Africa

Algerian MP Proposes Bill to Ban Promotion of Israel Normalization Talks in Mass Media

After Morocco agreed to normalize relations with Israel, other Maghrebi nations came out against the deal and promised not to follow suit. However, several former Tunisian officials in particular have accused Algiers of “playing with fire,” and thus forcing Rabat into the deal.

An Algerian lawmaker has proposed a bill that would prohibit promoting the normalization of ties with Israel in Algerian media. The move comes after neighbor Morocco became the latest Arab nation to agree to a peace deal with Israel earlier this month – a trend Algiers has denounced.

On Sunday, Amira Selim, a member of the Algerian Parliament from the Democratic National Rally party, announced her intention to introduce the bill.

“This law is based on the positions of the Algerian state that rejects normalization with the Zionist entity, especially since normalization seriously affected the issue of Western Sahara through political bargaining, with commercial justifications and suspicious deals,” Selim wrote on Facebook. “Because this normalization has begun to spread a social split around it due to anonymous opinions and the spread of false news, especially on social media platforms, it is necessary to protect the Algerian citizen and enlighten the public opinion that this issue falls within the circle of prohibitions, and it affects Algerian unchangeable positions towards the Palestinian issue”.

Selim explained that she aims to prevent debates that “would lead to deep ideological differences,” threatening “the public order and the stability of the state and society.”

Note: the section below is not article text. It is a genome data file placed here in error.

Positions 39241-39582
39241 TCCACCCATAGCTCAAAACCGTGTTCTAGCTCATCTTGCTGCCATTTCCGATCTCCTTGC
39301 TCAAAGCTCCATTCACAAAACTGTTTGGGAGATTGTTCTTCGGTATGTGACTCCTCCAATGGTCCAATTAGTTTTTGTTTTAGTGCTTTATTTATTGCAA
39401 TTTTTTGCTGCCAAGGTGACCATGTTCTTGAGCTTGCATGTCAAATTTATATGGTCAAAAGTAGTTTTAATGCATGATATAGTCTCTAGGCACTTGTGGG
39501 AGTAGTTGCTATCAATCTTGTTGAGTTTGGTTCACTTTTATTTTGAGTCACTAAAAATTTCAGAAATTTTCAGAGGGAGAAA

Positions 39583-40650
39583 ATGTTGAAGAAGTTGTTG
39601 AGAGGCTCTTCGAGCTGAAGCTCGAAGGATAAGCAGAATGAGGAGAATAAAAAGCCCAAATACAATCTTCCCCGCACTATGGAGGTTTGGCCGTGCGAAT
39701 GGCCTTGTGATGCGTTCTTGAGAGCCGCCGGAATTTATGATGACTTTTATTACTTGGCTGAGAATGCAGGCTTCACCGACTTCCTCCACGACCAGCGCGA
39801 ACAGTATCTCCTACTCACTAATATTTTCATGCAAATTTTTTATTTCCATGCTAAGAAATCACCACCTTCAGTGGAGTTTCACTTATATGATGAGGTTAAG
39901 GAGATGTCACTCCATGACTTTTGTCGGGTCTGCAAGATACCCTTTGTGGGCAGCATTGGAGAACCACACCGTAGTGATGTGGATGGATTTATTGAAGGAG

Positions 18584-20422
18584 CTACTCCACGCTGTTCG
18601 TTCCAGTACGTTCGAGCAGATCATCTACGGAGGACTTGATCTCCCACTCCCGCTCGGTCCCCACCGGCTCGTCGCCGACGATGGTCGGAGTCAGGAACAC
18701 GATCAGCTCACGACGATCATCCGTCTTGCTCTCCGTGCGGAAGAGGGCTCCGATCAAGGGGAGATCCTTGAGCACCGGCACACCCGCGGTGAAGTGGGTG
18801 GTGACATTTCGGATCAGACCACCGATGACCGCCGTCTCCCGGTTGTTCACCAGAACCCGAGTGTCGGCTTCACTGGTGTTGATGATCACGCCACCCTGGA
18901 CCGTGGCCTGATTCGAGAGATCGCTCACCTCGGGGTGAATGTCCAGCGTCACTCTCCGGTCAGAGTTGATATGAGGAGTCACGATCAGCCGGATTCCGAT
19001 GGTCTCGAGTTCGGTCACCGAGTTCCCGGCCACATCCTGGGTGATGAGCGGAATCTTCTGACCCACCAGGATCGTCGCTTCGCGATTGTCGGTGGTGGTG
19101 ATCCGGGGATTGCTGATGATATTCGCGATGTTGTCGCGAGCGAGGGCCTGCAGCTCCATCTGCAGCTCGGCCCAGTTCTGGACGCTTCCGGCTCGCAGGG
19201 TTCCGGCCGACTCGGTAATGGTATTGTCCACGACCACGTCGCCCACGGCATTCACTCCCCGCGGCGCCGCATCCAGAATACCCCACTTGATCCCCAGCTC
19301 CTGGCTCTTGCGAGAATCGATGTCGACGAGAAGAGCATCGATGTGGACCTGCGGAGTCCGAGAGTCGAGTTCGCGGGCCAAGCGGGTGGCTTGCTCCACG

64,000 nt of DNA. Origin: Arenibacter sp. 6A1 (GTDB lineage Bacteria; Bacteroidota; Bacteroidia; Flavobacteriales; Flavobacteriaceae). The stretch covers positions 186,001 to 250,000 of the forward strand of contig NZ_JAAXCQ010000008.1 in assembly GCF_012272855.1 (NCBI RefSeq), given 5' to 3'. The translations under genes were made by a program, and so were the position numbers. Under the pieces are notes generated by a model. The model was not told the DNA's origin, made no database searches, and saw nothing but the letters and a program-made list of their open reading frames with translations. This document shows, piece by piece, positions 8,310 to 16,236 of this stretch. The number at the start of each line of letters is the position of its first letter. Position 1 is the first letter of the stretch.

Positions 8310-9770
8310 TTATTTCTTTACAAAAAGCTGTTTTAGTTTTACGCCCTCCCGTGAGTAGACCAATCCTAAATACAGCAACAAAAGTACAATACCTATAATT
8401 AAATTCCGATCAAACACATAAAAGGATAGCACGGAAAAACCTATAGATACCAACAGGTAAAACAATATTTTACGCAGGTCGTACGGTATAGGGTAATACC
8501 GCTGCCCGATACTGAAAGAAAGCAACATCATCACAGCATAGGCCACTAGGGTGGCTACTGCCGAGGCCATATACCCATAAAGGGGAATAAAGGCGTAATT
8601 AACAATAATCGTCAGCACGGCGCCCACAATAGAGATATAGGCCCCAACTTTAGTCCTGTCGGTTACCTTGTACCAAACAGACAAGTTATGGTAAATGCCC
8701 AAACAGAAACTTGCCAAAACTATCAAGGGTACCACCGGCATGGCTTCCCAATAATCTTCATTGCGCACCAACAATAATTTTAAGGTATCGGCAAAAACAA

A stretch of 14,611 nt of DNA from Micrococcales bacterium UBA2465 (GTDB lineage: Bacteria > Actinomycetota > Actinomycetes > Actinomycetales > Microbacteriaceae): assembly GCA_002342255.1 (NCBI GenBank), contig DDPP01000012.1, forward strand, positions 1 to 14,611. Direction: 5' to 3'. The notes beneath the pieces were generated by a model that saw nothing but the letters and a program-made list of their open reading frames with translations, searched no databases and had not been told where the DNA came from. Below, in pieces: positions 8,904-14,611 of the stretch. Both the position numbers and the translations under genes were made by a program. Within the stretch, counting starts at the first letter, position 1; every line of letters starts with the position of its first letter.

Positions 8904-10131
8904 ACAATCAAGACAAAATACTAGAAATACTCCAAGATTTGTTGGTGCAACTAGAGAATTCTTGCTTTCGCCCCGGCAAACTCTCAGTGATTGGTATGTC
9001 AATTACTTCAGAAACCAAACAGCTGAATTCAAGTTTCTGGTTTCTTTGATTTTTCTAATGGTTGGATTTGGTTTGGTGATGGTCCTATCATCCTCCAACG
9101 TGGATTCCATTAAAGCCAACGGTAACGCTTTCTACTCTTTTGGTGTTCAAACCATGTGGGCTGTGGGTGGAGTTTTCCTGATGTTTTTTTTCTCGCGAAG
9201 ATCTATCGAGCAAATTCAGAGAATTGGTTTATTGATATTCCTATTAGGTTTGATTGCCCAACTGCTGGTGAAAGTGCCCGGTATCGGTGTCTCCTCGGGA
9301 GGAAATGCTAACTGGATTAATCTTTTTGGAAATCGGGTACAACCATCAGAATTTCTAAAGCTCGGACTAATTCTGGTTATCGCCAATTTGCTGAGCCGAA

Stability has long been a concern of the Algerian government, which barely survived a catastrophic civil war from 1991 to 2002 that killed an estimated 200,000 Algerians. For example, former Algerian President Abdelaziz Bouteflika, who resigned in April 2019 amid mass protests, had ruled since 1999.

As other Arab nations have agreed to US-brokered peace deals with Israel over the past few months, Algiers has firmly voiced its opposition and pledged to uphold the 1967 Khartoum Resolution. Also called the “three nos,” Arab League members promised in the wake of the disastrous 1967 Six-Day War with Israel not to make peace with, recognize or negotiate with Israel, which had just seized the Sinai Peninsula from Egypt, West Bank from Jordan, and Golan Heights from Syria.

When the United Arab Emirates announced its peace deal with Israel in August, Algerian President Abdelmadjid Tebboune unequivocally stated Algeria “will not participate in it,” accept it or bless it.

“The Palestine cause is sacred, and we will not give it up,” he added, calling it “the mother of all issues in the Middle East.”

More recently, after Rabat signed its own deal with Jerusalem earlier this month, Algerian Prime Minister Abdelaziz Djerad warned the move would further destabilize the region.

“Foreign operations are taking place outside our borders with the aim of destabilizing Algeria,” Djerad said, according to La Patrie, adding that Algerians would unite to “face the multiple dangers that threaten our country.”

As Sputnik reported, the Moroccan monarchy was only convinced to recognize Israeli sovereignty over the Palestinian territories by the Trump administration’s agreement to recognize Morocco’s claims of sovereignty over Western Sahara, a territory it has occupied since 1975 but which has been promised an independence referendum by the United Nations.

Algeria has long supported the Saharawi Polisario Front, which is recognized by the United Nations as the legitimate representative of the Saharawi people, who are indigenous to Western Sahara. Algeria’s Tindouf Province is home to more than 100,000 Saharawi refugees.

In the wake of the Morocco deal, several former leading politicians in neighboring Tunisia raised their voices against Algiers. Moncef Marzouki, Tunisia’s first democratically-elected president, accused Algiers of holding the entire Maghreb hostage by supporting Western Saharan independence, while former Tunisian Foreign Minister Ahmed Ounaies said Algiers had “played with fire” by supporting Polisario “and caused Morocco to accelerate the process of normalizing relations with Israel and the division of the Maghreb region.”

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